IN A RECENT POST on The Round Place In The Middle (“If I Tweeted“), host Nondisposablejohnny addressed a variety of issues with hypothetical tweets, including several about the 1991 movie JFK by Oliver Stone. This led me to want to address all those silly conspiracy theories out there. These non-twittered tweets worked as a springboard for the article that follows.
An amazing phenomenon was sparked by the release of JFK: political newspaper editorial writers were instantaneously (if temporarily) born again as movie critics! Many of these men were pundits who had been staggeringly wrong about so, so many things that many of us not on their side of the aisle were aghast that they retained their well-paid positions. 1
For example, we were still waiting for the first trickles of Reagan’s trickle-down economics that these same pundits had ballyhooed a few years earlier. Now these men who had failed as political pundits wanted us to accept them as Siskel and Ebert’s third thumb! 2
If you’re interested in this issue at all, I suggest you click on over to TRPITM (“turpitum”?) and read Johnny’s piece. It’s not long and any references I make here will be more easily understood. 3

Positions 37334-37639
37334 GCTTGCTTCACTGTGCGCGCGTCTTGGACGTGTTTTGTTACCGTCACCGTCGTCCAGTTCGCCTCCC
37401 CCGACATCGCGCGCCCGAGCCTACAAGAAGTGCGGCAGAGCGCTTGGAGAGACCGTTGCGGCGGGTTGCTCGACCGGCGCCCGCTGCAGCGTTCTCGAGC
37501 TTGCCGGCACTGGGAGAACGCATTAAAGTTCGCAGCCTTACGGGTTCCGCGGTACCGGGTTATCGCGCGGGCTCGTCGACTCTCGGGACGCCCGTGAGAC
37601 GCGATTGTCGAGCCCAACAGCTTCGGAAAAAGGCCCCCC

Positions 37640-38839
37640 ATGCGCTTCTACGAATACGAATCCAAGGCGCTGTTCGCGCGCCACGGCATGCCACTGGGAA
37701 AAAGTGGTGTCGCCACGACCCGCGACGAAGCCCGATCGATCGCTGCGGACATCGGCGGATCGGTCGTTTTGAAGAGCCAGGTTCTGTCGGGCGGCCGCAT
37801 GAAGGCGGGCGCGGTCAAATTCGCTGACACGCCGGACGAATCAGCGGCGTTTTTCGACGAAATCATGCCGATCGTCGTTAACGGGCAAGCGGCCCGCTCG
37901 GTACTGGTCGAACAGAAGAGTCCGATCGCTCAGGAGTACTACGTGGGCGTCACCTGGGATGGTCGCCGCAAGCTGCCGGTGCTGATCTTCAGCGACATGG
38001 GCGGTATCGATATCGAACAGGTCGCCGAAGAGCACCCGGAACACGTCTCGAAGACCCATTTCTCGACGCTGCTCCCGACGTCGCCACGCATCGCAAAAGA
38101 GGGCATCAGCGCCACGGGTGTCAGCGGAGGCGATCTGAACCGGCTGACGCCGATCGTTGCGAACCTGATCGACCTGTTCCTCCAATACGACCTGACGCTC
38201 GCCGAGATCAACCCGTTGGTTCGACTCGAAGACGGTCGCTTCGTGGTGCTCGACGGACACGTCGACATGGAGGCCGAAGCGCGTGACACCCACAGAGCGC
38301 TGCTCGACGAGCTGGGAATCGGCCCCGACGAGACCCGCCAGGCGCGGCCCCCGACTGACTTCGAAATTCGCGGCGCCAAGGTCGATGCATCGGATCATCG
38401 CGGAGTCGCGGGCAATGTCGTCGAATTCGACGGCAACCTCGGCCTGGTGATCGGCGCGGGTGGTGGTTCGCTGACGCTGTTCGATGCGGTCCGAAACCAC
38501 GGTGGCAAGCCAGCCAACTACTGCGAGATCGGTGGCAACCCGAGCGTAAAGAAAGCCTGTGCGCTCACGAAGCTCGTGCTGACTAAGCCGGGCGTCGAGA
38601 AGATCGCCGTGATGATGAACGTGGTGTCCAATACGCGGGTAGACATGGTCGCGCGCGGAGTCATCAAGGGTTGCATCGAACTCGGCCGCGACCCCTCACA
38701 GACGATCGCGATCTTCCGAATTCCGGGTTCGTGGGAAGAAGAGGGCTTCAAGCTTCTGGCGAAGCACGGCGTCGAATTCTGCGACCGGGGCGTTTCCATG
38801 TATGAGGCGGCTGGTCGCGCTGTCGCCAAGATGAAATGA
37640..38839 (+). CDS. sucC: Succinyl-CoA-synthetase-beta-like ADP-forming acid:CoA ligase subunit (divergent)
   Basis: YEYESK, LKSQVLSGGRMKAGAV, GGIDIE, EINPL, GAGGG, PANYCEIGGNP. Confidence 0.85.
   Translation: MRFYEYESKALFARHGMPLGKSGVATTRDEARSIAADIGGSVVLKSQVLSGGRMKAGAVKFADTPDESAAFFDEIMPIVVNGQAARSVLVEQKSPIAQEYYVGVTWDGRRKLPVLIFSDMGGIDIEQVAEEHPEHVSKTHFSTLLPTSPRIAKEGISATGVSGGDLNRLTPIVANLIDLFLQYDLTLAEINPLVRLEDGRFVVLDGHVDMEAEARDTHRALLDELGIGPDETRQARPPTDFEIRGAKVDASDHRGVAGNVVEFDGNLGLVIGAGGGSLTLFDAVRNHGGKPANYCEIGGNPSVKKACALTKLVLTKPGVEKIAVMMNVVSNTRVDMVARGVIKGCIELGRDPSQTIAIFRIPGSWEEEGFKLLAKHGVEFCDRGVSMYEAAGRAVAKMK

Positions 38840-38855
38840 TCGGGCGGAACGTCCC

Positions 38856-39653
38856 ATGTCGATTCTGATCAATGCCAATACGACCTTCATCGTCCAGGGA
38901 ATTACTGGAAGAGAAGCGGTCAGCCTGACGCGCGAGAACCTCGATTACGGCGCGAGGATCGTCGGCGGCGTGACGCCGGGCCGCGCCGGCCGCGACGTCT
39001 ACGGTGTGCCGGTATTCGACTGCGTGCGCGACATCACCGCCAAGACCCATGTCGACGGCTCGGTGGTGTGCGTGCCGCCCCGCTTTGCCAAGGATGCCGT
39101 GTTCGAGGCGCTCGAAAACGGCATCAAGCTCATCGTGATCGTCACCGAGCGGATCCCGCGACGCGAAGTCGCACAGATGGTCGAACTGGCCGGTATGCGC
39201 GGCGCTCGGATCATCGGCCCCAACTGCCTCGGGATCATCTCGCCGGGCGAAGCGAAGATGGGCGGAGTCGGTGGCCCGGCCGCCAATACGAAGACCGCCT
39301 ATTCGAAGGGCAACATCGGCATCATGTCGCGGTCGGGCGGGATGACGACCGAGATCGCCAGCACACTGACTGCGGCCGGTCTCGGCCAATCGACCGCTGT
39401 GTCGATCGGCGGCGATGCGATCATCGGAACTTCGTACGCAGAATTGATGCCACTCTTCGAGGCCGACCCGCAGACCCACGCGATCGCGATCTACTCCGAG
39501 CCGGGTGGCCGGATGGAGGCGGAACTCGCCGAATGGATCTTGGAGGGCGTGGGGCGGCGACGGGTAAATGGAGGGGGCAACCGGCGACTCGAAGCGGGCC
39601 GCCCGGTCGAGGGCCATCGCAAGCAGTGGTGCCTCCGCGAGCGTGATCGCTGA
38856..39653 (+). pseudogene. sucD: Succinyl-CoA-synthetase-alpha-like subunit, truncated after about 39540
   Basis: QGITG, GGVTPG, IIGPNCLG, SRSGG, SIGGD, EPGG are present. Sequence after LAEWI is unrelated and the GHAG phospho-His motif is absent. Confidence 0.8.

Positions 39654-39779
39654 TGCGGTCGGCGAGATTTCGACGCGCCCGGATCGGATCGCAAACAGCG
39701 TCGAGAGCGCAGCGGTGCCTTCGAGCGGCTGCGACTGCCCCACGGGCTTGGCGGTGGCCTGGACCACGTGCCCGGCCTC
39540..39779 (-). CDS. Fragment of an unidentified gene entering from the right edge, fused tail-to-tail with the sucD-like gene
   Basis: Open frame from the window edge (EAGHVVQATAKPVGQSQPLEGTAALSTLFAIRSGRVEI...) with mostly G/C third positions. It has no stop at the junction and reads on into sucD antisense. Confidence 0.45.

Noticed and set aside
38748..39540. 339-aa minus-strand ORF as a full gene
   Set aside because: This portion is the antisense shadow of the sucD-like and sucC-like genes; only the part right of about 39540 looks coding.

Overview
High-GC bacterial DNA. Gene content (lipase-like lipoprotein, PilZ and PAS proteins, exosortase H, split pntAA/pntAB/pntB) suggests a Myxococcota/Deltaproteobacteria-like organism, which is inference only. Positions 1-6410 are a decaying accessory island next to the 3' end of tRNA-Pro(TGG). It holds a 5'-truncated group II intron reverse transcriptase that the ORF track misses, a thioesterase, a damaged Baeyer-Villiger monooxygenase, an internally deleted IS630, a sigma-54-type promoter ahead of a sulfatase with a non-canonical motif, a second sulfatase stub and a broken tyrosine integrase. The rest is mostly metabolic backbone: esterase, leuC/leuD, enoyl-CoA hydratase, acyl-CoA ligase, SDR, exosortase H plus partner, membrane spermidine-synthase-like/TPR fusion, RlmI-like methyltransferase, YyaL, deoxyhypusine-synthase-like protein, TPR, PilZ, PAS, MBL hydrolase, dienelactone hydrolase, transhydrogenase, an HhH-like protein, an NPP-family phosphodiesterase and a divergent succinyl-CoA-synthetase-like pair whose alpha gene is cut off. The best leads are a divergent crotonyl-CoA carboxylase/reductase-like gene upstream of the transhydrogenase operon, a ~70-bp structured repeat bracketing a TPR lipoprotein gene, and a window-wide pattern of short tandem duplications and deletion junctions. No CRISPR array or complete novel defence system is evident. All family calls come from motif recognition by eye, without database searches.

This is the first hardcover edition of Jim Marrs’ Crossfire: The Plot That Killed Kennedy. It was published in 1989 by Carroll & Graf Publishers, a year after Garrison’s book (below). Marr’s book was a primary source for Oliver Stone’s movie JFK.
Questioning the Warren Commission
Needless to say, each of these right-of-center pundits-turned-critic read some kind of “liberal conspiracy” message into Stone’s movie, when all Stone did was address some of the salient facts associated with the assassination—many of them having to do with New Orleans as a nerve center for American intelligence agencies as well as a hotbed of extreme rightwing paramilitary activity.
This was certainly not known by the public in the ’60s, nor was it a topic broached by the mainstream media then (or ever).
The plot of JFK was based on two books: journalist Jim Marrs’ Crossfire: The Plot That Killed Kennedy and former New Orleans District Attorney Jim Garrison’s On the Trail of the Assassins: One Man’s Quest to Solve the Murder of President Kennedy. Fifty-four years after the assassination, Garrison remains the only person to actually take anyone to trial for the murder.
While most of the facts presented in JFK are often painstakingly accurate, the conclusions presented by Stone’s interpretation of Garrison’s (played by Kevin Costner) conclusions are just that—Garrison’s conclusions. While reasonable conclusions, they are not embraced by every investigator who questions the lone gunman, non-conspiratorial theory of the Warren Commission.
The controversy [Michael] Medved has tried so hard to stir up [over Million Dollar Baby]—viewed, or distorted, through the prism of the talk-show mentality—graphically demonstrates how someone with a political agenda can re-interpret an entire movie by choosing to isolate parts of it from their context within the picture itself.” (Jim Emerson)
Silly conservative conspiracy theories